Tuesday, December 26, 2006

More science, please

I would like to make a effort to improve this blog's science reporting. Naturally a good place to start would be to head over to this year's "science blog of the year."

On the front page of the "science blog of the year," we have, at the time of this writing, the following posts:

  1. The creationist billboards of Minnesota make the news again
  2. The creationists will breathe a little easier
  3. Bad Santas
  4. A Christmas blogswarm
  5. Christmas morning
  6. A merry god-free Christmas to you all!
  7. Good-timing (the carnival of the godless)
  8. Objectively anti-Christmas
  9. The courtier's reply
So much hardcore science—so little time!

Let's just look at the most recent post, about creationist billboards. The post's scientific thrust is the alarming news that creationists are purchasing billboard space in Minnesota. (What gives them the right?) And its deductive conclusion is that certain commercial enterprises should be boycotted. I love it. This is just the kind of awe-inspiring writing you expect to find on the "science blog of the year!"

But wait, there's more. No science post should be just about science. We should also examine the comments, to see what the insightful fans of the "science blog of the year" have to say. Surely this will be the equivalent of, say, the letters to the editor in Physics Today.

Well we start of with a brazen comment from Astronomy professor Rob Knop, who wrote:
Make no mistake, there is assuredly a cultural conflict going on here. However, except for you and for the creationists, this is not a conflict between "science" and "religion." This is a conflict between "science" and "antiscience."
Unspeakable, blasphemous appeasement! You call that an appropriate sentiment for the "science blog of the year?"

Not to worry, the scientists who frequent the "science blog of the year" will set this apostate straight.

Steve_C writes:
Atheists and scientists are not buying billboard space saying "don't believe in god, it's antiscience".
How true—they aren't. Instead some atheists (who do little, if any science anymore) are publishing popular books (of which you are not permitted to write a bad review—unless you too are to be charged with appeasement) and petitioning to make teaching one's religion to one's children a crime.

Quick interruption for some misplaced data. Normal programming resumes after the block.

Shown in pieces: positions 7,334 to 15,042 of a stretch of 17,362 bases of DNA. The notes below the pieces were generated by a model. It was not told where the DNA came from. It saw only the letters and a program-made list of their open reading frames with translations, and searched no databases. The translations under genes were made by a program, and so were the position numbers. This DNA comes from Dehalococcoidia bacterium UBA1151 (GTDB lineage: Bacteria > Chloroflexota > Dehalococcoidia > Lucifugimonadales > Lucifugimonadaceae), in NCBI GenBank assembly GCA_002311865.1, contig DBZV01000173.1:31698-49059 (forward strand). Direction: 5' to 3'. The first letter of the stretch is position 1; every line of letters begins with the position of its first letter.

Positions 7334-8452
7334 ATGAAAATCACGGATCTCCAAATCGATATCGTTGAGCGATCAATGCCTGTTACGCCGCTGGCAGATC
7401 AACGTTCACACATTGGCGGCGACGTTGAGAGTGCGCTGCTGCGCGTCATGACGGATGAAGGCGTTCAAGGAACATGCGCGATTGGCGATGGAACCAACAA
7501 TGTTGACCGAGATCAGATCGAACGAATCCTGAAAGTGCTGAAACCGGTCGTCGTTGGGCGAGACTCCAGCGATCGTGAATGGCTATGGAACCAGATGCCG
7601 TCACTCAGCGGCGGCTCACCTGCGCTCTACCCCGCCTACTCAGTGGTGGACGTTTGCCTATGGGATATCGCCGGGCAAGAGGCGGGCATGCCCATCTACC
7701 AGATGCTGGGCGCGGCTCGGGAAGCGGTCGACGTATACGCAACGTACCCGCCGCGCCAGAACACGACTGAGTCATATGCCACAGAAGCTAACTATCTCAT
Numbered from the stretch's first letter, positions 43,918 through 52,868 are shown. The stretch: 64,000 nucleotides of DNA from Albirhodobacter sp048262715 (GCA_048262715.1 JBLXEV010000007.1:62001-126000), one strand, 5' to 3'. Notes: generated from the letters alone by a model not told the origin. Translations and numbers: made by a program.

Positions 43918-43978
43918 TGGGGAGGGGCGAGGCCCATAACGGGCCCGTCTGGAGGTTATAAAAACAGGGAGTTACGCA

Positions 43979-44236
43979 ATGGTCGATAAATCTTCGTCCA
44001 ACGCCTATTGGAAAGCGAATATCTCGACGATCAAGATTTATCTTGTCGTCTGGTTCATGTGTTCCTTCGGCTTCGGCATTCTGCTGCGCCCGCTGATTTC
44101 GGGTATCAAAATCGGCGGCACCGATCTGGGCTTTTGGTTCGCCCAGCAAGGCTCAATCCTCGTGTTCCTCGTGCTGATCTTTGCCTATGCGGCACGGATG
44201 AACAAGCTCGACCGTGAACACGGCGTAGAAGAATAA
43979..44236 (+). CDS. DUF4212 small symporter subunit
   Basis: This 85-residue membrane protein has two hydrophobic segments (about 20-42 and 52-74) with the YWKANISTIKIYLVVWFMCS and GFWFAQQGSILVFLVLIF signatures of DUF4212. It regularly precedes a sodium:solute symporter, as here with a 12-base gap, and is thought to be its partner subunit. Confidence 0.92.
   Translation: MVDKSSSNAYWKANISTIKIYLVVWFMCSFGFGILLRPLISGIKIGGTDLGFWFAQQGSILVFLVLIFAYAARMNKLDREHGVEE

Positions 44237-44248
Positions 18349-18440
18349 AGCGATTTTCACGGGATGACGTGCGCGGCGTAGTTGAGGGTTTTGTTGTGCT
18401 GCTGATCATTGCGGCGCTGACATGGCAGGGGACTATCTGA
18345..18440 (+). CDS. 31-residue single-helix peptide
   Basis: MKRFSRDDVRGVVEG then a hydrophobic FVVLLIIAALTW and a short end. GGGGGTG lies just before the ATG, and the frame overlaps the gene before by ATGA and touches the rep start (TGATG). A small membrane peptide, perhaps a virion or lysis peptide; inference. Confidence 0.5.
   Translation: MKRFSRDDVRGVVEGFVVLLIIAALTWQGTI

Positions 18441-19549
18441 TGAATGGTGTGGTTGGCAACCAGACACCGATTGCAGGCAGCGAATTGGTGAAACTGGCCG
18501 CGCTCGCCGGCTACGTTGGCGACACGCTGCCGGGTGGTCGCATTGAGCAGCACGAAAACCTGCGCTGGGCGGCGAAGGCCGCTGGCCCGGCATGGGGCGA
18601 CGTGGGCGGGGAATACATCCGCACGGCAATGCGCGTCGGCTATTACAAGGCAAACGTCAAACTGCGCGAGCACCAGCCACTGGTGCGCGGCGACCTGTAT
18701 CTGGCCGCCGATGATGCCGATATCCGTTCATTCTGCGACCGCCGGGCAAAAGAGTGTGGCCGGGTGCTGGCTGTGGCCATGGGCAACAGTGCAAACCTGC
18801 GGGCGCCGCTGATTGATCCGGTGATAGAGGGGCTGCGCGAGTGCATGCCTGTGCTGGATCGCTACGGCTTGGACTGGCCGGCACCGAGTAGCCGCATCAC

Then the science blogger of the year himself makes a scientific statement of the kind that, truly, only he can make. Commenting on Rob Knop:
Oy, another apologist speaks up.

I do not target religion because it includes an odious group. I target it because it is all nonsense. This game of "well, that subset is stupid, but really, my religion doesn't deserve to be rejected" is annoying -- it's pretending that your favorite myths ought to be accepted by default, and no, they don't deserve that much respect.
JamesR, who no doubt operates the "rhetoric blog of the year," adds:
Rob, by allowing them to lie about this proven factual science you too have to accept that they are lying in your name. And when you fail to speak up you become another of those that we lump into the stupid dishonest liars who have been ruining our country for far too long.
Well said!

Of course, there's more. But science this good can get diluted the more it is rewritten and paraphrased, so you may want to track the post for further scientific developments.

The apostate Rob Knop has not responded yet. Sometimes those silly appeasers, when properly scolded by the scientific elite, slink back to their labs and offices and do research, the heathens! They simply do not understand what science is! Not like PZ Myers or, say, Jonathan Wells! They understand that real science is talking about the evils of religion and real theology is talking about the evils of science. Actually doing research—yechh—that's for little people.

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